XXII, Rules 3 and 4, Code of Civil Procedure, 1908. The learned  Subordinate
Judge, vide order and judgment dated 30.11.1973 dismissed  the  entire  suit
under Order XXII of the Code of Civil Procedure, 1908 holding that the  suit
had abated as against the deceased defendants (including Gangadas  Pal)  and
the right to sue did not survive as against the other surviving  defendants.
The learned Subordinate Judge held as under:



“There is authority to hold that no formal order of abatement need  be  made
as a suit or appeal abates automatically if no application for  substitution
is made within the prescribed time, i.e. within ninety days  from  the  date
of death and not from the date of knowledge. In that  view  of  the  matter,
the order of abatement as recorded above by order  no.  337,  dated  15.9.73
was a mere formality. Sub-Rule 3 of Rule 4 of Order  22  CPC  provides  that
the  suit  shall  abate  as  against  the  deceased  defendant  in  case  no
application is made under  Sub-Rule  1  within  the  time  allowed  by  law.
Abatement takes place by operation of law and it is this crystal clear  that
the   suit   has   abated   against   the   deceased   defendant   nos.   9,
39,54,55,57,60,62,63 in due course of law....”





    Aggrieved by the same, the plaintiffs therein  filed  Title  Appeal  No.
117 of  1974  before  the  learned  District  Judge,  Alipore.  The  learned
District Judge, vide order dated 20.09.1977 held that the  order  passed  by
learned Subordinate Judge was improper and not justified, and  remanded  the
matter back to be considered afresh. The learned  Civil  Judge  (Sr.  Divn.)
after considering the matter afresh held that the plaintiffs  had  not  made
out any sufficient ground for the delay in filing  of  the  application  and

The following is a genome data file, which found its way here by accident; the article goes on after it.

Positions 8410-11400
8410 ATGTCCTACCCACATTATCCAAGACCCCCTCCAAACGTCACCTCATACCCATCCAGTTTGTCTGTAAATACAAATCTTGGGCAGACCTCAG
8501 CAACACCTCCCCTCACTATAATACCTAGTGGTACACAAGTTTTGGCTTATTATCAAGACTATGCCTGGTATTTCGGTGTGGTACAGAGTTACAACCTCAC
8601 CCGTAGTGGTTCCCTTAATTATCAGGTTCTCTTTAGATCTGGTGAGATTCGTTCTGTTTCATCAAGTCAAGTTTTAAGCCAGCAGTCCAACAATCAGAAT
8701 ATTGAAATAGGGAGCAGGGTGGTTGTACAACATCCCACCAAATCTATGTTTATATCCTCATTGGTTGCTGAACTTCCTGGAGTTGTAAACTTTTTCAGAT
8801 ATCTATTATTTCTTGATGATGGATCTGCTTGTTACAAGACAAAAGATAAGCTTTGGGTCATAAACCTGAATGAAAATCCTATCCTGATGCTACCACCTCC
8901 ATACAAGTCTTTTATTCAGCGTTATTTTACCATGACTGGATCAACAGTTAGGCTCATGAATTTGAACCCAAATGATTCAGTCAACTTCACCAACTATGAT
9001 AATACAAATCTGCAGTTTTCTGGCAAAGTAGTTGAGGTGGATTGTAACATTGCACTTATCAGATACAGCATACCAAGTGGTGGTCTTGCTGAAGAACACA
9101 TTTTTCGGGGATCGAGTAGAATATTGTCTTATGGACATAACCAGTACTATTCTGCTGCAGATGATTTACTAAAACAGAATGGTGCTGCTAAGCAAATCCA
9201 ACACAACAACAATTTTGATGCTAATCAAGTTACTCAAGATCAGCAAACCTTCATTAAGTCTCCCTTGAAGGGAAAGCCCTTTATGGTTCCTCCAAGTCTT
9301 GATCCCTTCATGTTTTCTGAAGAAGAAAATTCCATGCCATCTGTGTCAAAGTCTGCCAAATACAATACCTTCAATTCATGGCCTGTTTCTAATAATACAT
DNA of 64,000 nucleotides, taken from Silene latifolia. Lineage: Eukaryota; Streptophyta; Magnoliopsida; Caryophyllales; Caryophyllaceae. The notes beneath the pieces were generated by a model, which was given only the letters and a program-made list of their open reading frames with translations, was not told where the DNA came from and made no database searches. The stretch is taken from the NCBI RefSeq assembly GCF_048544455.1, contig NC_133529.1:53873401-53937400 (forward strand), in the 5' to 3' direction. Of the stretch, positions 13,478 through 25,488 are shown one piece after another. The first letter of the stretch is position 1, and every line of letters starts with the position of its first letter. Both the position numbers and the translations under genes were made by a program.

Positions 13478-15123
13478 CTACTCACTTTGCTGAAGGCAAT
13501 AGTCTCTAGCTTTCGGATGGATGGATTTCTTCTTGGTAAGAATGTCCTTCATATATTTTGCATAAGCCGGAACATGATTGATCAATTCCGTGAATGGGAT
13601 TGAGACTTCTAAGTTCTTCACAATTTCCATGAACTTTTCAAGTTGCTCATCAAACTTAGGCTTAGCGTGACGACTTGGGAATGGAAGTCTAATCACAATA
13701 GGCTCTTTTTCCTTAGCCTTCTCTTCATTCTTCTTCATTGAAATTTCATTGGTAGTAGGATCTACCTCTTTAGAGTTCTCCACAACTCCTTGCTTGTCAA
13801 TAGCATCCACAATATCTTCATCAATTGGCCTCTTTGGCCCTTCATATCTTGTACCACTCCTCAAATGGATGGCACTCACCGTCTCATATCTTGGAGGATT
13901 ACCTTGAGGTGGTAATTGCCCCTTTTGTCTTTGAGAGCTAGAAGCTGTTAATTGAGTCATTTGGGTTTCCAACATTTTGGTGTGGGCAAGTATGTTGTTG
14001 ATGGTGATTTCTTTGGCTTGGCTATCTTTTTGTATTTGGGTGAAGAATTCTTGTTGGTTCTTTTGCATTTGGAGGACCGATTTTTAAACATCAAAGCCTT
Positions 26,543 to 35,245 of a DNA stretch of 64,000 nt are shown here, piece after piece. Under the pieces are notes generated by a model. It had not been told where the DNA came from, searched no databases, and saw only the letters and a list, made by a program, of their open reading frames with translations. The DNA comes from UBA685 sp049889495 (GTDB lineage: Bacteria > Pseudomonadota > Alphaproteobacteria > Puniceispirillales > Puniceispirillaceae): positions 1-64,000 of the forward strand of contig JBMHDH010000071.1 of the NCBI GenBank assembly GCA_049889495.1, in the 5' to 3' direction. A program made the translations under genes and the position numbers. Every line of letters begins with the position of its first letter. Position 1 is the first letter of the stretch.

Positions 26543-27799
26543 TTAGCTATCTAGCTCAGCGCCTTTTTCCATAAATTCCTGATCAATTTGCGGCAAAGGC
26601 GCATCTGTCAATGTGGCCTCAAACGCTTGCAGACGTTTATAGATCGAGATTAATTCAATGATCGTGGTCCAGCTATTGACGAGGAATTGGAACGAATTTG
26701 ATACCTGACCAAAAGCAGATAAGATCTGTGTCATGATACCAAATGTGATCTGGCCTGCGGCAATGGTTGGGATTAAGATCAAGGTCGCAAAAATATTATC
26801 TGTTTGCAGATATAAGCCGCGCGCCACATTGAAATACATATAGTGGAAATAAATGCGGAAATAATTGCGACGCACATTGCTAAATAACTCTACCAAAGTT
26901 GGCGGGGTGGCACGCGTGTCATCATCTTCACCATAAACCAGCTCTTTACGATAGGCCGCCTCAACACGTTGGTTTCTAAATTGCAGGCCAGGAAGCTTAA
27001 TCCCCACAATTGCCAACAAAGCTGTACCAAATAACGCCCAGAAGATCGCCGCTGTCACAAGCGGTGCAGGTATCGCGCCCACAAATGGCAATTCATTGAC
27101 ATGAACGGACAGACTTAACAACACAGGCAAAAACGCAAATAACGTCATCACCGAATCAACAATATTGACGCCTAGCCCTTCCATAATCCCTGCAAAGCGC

refused to condone the delay and rejected the application of the  plaintiffs
therein. The learned Civil Judge (Sr. Divn.) held as under:

“It is an established principal of law that the suit abates on and from  the
date of death of a party to the suit. From the order no. 315 dated  28.02.73
it is seen that the petition giving the information  of  the  death  of  the
defendants in question. The petitioners waited without any  lawful  exercise
upon 4.4.73. On 4.4.73 they asked for  letter  particulars  on  the  grounds
mentioned in the  Petition.  By  order  no.  329  dated  18.3.73  the  court
directed the defendant no.1 to furnish particulars as regards the names  and
addresses of the deceased defendants nos. 9,39,40,54,55,57,60,62 and  63  by
11.6.73. From order no. 330 dated 4.6.73, it  is  seen  that  the  defendant
no.1  complied  wih  the  direction  of  the  court,  From  all   of   these
developments, it is palpably clear that the petitioners were in the know  of
the death of the defendants in question right  from  28.2.73.  At  any  rate
when all particulars were furnished to  them  on  11.6.73,  the  petitioners
ought to have filed the application  for  setting  aside  the  abatement  at
least within 60 days from the date of abatement or order  of  the  dismissal
in terms of provisions of articles 171 and 172 of the  old  Limitation  Act.
They filed the petition on 13.11.73 for the lapse of 90 days  plus  60  days
even the period is calculated, from 11.6.73.”





This order of  abatement  has  attained  finality  as  no  appeal  has  been
preferred by the parties against the same.



In the meanwhile, the land of late Gangadas Pal was acquired  by  the  State
Government, and came to be vested  in  them,  vide  order  dated  16.09.1971
passed in Big Raiyat Case No.5 of 1967. In 1991, the order  of  vesting  was
challenged by the heirs of Gangadas Pal, by way of a Writ Petition C.O.  No.
11731 (W) of 1991. The learned single judge allowed the  Writ  Petition  and
quashed the order of  vesting  dated  16.09.1971.  Aggrieved  of  the  order
passed in the above Writ  Petition,  the  State  Government  preferred  Writ
Appeal before the  Hon’ble  Division  Bench  against  the  decision  of  the
learned single judge. The learned Division Bench dismissed  the  appeal  and
affirmed the decision of the learned single judge, vide judgment  and  order
dated 18.04.1996. The State Government then preferred Civil Appeal  No.  442
of 1998 before this Court, which  was  dismissed  vide  judgment  and  order
dated 16.04.2003 in the case of West Bengal Government Employees  (Food  and
Supplies) Cooperative Housing Society Ltd. and Ors. v. Sulekha Pal  (Dey)  &
Ors. reported in (2003) 9 SCC 253, when this Court held as under:

“21. So far as the case on hand is concerned, it is seen from the  materials
on record that effective, actual and physical possession of  the  properties
appears  to  have  continued  with  the   intermediary   in   question   and
subsequently in the  possession  of  his  heirs  and  the  Collector/Revenue